It was my goal to have readers “walk in the shoes” of the women, experiencing life full-force, holding nothing back. Once this decision was made, it seemed the universe responded, and sources came from the most unexpected places to guide me deeper and closer into the Juárez murders, also described as femicides. My trips to Juárez, numerous interviews and long hours of research all paid off, as the portrait of the three young women emerged, each one unique and telling her experience from another layer of life lived by the working poor. They were tied together by blood, murder, betrayal, and the desperate need to survive against all odds. I left no stone unturned in writing the story, implicating the Mexican police and a notorious drug cartel. Writing the story creatively gave me a huge scope: I was able to explore the anguish of the victims’ families, the lives of Americans living in Juárez, and a range of local characters from those involved in the occult to those committed to saving the girls. I even delved into the thoughts and intentions of the murderers. Staying close to historical facts was a given, and proved to be the best way to craft a story that resounded with the stark reality of murders that continue to this day.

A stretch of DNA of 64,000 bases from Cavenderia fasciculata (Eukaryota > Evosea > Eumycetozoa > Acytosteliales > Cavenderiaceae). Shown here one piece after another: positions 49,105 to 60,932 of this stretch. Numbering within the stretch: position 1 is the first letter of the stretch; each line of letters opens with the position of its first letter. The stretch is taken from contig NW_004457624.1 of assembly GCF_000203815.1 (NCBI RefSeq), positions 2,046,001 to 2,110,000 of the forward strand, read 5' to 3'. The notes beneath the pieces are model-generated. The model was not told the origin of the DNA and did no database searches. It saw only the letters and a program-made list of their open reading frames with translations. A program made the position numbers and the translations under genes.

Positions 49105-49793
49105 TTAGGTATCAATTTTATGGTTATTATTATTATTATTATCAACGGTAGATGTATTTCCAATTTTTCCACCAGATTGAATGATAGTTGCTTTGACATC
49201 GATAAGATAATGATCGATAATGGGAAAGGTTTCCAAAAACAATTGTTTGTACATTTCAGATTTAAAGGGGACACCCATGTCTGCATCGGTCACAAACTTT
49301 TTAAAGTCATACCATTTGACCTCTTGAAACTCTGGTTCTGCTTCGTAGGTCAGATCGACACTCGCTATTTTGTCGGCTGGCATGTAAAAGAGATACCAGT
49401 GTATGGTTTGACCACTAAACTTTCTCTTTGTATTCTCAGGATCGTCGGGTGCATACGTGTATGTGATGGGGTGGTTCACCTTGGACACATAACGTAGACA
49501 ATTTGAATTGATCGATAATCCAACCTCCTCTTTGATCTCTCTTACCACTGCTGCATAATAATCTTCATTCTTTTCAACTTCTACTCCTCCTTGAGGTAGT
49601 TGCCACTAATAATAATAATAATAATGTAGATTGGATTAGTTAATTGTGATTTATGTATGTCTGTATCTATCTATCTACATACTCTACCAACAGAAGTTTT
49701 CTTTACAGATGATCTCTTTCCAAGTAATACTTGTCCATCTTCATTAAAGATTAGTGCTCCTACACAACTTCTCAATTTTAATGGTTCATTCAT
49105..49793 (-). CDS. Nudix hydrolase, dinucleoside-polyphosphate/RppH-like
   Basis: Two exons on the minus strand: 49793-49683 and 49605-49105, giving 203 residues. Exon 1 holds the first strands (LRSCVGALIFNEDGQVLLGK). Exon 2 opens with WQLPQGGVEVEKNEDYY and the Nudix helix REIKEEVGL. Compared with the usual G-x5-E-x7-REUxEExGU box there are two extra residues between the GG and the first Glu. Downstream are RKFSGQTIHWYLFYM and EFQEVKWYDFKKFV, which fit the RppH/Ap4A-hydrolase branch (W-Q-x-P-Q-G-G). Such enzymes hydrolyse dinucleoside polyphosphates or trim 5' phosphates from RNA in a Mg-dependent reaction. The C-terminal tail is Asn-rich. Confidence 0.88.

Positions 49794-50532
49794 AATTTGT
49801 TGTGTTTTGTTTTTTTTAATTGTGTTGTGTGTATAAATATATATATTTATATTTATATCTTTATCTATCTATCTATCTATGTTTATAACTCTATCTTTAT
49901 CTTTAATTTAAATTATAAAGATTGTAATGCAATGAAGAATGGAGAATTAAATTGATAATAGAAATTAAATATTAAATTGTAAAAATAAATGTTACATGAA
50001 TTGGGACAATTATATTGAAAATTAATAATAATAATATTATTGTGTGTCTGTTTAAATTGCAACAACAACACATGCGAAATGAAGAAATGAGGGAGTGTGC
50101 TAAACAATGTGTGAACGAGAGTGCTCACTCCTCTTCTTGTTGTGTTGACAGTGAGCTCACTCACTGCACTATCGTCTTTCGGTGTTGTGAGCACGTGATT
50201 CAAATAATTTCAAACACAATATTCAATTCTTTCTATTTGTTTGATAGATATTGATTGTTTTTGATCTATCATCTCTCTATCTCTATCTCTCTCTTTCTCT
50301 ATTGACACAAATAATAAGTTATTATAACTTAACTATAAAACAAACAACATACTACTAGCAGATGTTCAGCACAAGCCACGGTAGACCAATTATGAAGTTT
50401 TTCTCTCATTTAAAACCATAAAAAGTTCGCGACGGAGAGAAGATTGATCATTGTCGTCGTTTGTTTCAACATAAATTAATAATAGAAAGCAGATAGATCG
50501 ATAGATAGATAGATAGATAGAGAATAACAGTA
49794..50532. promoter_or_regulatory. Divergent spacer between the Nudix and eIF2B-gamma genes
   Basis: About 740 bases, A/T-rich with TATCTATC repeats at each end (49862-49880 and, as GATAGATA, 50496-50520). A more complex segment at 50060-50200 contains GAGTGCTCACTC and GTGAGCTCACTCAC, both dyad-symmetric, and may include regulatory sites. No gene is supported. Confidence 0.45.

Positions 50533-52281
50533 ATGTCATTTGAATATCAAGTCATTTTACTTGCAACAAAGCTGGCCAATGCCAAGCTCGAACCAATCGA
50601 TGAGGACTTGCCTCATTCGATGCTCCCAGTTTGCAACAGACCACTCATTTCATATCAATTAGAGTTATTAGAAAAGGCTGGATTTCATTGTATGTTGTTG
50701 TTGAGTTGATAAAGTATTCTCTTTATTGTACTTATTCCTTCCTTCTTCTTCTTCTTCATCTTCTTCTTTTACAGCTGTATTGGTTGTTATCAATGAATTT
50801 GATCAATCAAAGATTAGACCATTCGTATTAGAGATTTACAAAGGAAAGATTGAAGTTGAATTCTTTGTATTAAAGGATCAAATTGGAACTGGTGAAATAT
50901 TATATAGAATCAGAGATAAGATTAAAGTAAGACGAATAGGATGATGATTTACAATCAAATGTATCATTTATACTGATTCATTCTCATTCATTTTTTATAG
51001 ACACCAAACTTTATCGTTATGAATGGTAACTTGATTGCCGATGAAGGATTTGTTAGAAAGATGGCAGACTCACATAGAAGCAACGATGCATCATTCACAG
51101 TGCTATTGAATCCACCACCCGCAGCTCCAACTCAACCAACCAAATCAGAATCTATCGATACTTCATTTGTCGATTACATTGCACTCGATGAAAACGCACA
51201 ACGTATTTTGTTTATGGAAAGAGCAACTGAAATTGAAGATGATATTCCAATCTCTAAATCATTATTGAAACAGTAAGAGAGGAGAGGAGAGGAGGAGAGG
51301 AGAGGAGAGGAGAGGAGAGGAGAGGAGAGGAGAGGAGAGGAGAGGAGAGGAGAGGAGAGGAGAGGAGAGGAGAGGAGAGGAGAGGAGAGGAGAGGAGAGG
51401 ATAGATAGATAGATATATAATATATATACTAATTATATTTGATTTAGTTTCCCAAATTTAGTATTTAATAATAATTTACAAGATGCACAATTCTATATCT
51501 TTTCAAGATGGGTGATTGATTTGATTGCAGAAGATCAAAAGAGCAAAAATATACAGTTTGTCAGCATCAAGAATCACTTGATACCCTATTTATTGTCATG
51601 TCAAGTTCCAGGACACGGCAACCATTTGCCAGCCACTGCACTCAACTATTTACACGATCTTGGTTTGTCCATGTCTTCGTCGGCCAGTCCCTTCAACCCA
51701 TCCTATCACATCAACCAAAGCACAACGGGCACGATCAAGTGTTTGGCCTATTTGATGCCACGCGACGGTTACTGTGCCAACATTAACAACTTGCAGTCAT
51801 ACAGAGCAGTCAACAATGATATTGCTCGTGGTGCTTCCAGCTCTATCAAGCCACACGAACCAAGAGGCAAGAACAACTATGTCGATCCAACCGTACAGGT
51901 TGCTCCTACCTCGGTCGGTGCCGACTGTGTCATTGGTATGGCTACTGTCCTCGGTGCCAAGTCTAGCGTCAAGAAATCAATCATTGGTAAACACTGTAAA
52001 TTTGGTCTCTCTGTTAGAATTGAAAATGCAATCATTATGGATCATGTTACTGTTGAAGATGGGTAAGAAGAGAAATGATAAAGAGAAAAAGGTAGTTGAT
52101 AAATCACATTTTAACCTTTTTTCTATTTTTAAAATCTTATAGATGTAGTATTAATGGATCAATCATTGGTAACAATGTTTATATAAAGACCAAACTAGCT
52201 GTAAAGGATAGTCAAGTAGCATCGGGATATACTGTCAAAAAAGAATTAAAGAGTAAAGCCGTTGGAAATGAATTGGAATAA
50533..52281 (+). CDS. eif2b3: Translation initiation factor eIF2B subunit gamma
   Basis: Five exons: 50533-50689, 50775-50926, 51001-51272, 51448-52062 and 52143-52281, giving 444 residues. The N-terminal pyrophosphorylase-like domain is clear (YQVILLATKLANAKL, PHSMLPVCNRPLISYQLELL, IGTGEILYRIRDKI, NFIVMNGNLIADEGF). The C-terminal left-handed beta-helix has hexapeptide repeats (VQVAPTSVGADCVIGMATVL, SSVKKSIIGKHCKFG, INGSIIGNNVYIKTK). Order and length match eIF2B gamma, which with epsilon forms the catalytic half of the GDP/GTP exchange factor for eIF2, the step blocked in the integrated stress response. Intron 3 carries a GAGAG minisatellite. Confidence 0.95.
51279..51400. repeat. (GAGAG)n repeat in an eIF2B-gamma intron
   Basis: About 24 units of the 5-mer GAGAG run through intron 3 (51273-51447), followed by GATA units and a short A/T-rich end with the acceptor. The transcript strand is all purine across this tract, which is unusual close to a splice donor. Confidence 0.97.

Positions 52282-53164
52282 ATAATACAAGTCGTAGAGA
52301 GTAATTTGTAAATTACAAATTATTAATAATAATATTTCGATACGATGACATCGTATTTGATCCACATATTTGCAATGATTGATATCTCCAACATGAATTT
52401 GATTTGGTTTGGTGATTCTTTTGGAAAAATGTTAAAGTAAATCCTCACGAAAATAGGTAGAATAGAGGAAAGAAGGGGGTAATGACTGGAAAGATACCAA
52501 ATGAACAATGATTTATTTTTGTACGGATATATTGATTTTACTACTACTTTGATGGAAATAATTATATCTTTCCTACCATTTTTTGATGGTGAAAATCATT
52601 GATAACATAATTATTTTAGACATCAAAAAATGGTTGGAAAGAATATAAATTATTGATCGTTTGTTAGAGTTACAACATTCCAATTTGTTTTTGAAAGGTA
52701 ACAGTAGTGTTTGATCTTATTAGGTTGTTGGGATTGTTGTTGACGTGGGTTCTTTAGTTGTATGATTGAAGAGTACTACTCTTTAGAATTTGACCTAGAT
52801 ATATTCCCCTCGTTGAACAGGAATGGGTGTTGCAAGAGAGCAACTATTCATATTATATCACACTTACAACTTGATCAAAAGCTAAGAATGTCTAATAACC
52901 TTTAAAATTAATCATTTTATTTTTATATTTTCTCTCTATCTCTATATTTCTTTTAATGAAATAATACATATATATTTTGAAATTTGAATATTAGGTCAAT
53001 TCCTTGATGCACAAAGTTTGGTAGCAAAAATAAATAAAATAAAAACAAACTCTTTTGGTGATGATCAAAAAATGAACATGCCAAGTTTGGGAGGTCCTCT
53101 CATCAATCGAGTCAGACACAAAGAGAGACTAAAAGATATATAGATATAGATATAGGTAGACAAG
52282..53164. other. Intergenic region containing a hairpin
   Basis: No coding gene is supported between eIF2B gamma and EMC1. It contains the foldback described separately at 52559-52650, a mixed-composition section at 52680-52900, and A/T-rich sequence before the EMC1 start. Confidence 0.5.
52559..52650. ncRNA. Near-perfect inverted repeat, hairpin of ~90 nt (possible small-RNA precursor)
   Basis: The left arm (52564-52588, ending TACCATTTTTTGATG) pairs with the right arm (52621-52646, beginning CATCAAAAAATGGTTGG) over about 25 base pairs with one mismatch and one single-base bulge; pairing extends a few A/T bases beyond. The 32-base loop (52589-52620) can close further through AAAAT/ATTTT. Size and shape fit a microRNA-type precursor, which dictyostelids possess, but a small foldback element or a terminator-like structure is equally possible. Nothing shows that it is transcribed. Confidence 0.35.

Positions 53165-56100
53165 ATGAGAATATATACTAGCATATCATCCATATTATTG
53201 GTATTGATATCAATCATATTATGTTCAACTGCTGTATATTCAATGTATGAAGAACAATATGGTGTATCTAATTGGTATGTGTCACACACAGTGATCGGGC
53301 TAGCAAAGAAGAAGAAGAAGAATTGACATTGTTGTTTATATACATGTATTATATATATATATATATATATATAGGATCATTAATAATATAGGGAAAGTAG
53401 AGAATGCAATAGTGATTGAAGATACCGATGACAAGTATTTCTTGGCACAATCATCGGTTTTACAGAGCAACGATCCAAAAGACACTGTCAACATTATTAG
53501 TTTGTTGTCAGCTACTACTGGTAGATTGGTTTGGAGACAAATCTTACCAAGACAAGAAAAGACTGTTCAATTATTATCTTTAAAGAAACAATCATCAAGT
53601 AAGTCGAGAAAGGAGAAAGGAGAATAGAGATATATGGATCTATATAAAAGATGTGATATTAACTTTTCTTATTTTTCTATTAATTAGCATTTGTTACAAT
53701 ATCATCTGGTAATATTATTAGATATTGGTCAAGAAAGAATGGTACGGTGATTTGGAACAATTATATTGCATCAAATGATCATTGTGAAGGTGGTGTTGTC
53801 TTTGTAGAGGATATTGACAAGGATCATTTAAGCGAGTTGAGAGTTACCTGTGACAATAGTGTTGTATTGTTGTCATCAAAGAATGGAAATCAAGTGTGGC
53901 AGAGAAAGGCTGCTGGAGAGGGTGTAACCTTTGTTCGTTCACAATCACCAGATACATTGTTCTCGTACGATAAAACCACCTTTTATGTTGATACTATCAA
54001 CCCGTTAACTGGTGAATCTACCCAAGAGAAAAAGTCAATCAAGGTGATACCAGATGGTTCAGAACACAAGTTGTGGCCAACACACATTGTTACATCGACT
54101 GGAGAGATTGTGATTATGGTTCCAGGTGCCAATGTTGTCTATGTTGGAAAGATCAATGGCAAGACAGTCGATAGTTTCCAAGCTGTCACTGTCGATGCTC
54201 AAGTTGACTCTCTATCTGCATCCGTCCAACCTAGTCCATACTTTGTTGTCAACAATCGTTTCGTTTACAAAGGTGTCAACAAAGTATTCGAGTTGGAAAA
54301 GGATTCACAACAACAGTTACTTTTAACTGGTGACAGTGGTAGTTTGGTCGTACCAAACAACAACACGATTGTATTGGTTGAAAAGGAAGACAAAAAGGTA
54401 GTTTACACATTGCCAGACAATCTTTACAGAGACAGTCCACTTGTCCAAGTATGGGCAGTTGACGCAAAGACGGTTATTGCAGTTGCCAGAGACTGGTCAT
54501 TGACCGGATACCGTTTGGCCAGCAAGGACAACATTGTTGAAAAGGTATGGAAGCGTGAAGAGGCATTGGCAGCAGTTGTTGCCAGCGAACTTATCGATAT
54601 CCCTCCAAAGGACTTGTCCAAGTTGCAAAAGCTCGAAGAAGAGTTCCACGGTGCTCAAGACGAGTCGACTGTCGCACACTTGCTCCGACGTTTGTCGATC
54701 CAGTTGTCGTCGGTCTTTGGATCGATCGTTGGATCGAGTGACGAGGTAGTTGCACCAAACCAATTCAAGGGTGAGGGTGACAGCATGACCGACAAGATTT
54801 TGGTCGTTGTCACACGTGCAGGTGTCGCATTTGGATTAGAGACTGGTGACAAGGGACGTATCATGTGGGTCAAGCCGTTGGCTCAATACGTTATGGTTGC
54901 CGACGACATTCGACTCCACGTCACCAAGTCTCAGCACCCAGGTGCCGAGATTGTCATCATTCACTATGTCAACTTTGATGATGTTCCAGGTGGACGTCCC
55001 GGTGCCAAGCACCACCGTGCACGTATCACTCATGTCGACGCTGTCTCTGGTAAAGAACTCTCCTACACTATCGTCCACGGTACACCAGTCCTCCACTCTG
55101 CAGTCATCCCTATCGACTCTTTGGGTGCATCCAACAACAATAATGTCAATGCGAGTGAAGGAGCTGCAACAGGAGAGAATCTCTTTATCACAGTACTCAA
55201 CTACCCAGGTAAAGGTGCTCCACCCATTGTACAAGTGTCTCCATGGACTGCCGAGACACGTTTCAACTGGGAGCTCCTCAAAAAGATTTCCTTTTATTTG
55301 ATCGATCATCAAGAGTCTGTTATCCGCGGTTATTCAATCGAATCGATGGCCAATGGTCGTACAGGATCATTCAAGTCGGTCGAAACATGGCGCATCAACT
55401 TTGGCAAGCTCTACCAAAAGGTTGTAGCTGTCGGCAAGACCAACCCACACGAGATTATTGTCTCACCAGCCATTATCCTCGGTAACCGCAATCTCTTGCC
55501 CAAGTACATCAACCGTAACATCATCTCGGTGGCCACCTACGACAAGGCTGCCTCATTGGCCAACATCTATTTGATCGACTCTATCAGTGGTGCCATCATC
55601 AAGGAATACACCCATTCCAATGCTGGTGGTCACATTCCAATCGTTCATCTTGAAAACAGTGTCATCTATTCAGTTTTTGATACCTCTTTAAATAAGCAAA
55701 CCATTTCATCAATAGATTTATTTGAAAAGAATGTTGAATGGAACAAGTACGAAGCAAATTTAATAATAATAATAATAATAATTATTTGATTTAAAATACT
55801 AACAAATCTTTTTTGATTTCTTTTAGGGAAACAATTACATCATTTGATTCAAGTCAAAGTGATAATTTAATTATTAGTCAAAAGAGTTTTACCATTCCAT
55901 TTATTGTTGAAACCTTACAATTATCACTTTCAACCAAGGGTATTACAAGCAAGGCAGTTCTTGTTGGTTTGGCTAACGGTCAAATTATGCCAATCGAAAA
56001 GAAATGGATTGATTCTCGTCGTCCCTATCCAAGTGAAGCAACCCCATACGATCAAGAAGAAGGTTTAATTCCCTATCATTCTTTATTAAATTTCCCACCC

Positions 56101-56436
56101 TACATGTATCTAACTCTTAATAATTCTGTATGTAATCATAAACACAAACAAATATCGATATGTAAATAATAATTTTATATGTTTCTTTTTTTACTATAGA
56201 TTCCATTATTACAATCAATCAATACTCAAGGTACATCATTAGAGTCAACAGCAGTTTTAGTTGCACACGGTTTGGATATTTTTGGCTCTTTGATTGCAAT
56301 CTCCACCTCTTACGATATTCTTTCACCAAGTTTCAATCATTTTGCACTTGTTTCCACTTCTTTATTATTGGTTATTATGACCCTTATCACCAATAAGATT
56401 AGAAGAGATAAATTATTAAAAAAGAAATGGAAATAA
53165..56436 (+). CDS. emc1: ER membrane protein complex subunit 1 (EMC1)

Though the novel ends on a more hopeful note, the tragedy of the murders along the border has neither closure or, it seems, a glimmer of hope. Why this decision to cast an optimistic light on this story? How did your research and conversations with the families of the victims guide the direction of the project?